Wednesday, December 12, 2012

Is Dietary Sodium Just a Marker For A Crappy Diet?

I once referred to salt as a "dietary red herring", whereby I wondered whether or not in modern first world nations the risks extended to high dietary sodium consumption might be indirect whereby high dietary sodium consumption serves as a marker for the consumption of nutritionally awful, highly processed garbage which in turn confers the risk.

A paper published online just 2 days ago in the journal Pediatrics fits that narrative.

In it authors looked at the dietary recall data from 4,283 Australian children between the ages of 2 and 16 (obviously the younger ones' data came from their parents). They explored the relationship between reported dietary sodium consumption and the consumption of sugar sweetened beverages.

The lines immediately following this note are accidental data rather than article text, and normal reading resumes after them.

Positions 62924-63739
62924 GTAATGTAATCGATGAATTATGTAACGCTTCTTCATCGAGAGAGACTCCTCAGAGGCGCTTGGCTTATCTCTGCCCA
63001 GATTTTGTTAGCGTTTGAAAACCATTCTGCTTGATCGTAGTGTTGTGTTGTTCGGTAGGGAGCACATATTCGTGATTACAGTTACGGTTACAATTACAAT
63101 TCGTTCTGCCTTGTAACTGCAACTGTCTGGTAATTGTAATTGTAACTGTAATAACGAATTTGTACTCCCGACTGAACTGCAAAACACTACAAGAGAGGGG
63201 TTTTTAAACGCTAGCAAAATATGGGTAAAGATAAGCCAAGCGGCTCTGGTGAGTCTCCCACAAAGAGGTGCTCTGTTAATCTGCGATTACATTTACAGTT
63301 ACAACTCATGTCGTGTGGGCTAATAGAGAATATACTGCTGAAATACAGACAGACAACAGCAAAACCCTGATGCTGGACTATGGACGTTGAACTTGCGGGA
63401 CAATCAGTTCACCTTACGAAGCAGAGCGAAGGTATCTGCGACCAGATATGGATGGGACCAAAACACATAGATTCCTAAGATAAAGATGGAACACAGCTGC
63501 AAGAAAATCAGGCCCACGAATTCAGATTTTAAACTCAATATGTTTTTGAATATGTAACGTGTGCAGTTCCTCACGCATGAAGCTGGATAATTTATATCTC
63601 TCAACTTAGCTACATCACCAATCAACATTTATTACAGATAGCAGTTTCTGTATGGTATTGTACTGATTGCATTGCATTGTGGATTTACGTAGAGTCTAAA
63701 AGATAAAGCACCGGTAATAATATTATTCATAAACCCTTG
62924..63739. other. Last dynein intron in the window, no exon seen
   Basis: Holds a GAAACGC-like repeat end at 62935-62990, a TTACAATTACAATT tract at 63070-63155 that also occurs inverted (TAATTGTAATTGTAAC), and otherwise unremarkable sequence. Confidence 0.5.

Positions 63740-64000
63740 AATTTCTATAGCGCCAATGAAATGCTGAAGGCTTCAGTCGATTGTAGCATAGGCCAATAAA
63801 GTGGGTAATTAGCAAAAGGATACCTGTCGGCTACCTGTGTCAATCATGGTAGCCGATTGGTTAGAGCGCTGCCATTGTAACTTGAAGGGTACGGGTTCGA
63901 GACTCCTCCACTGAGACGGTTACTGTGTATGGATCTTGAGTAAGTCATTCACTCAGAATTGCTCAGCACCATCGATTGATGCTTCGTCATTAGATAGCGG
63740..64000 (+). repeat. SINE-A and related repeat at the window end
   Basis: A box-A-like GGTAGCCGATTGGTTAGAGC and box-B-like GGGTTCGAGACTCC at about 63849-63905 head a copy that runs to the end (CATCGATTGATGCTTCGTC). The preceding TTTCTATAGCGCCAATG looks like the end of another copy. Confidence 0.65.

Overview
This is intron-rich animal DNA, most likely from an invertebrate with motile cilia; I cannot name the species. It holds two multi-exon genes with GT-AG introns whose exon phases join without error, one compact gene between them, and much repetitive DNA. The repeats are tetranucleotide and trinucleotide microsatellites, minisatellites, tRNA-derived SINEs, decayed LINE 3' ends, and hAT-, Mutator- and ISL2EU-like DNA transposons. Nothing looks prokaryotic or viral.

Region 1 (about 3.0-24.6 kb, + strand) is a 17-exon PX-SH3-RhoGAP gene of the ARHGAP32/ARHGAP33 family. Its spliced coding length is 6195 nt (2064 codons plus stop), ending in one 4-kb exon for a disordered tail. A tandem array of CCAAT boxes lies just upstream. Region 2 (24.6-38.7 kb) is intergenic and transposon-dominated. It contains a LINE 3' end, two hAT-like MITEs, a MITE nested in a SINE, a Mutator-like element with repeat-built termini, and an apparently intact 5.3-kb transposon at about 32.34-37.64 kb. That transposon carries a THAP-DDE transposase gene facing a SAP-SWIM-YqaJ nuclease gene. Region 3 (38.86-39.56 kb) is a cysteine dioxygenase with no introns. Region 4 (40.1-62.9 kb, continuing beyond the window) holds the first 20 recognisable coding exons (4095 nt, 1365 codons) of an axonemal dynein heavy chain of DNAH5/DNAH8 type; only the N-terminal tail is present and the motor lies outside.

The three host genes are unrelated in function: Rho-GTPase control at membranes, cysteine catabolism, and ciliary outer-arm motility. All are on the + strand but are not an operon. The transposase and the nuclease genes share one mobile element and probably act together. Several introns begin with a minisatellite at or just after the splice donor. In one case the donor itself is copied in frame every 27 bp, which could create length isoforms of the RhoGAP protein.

Unfortunately that's pretty much all they looked at diet wise. The quality and quantities of macronutrients weren't explored or controlled, nor was where the food was purchased (restaurant vs. home made). This of course makes real conclusions impossible. But that said, they found that kids who consumed more dietary sodium also consumed more sugar sweetened beverages.

The authors postulated that dietary salt intake might be increasing physiologic thirst and that consequently the saltier the food, the more soda they drink.

Yup, possible.

Also possible is that kids who eat the saltiest foods are the ones with the worst overall dietary patterns. More restaurants, more processed foods, and yes, more soda pop.

Whatever the mechanism, when it comes to dietary sodium reduction, and things like regulations and task forces, it may be worth looking beyond the usual debate about blood pressure and also consider whether or not sodium has a unique role in driving hyper-palatable and junk food consumption, or whether or not it really is just a red herring and that folks who are found to consume a great deal of sodium, just have crappy diets.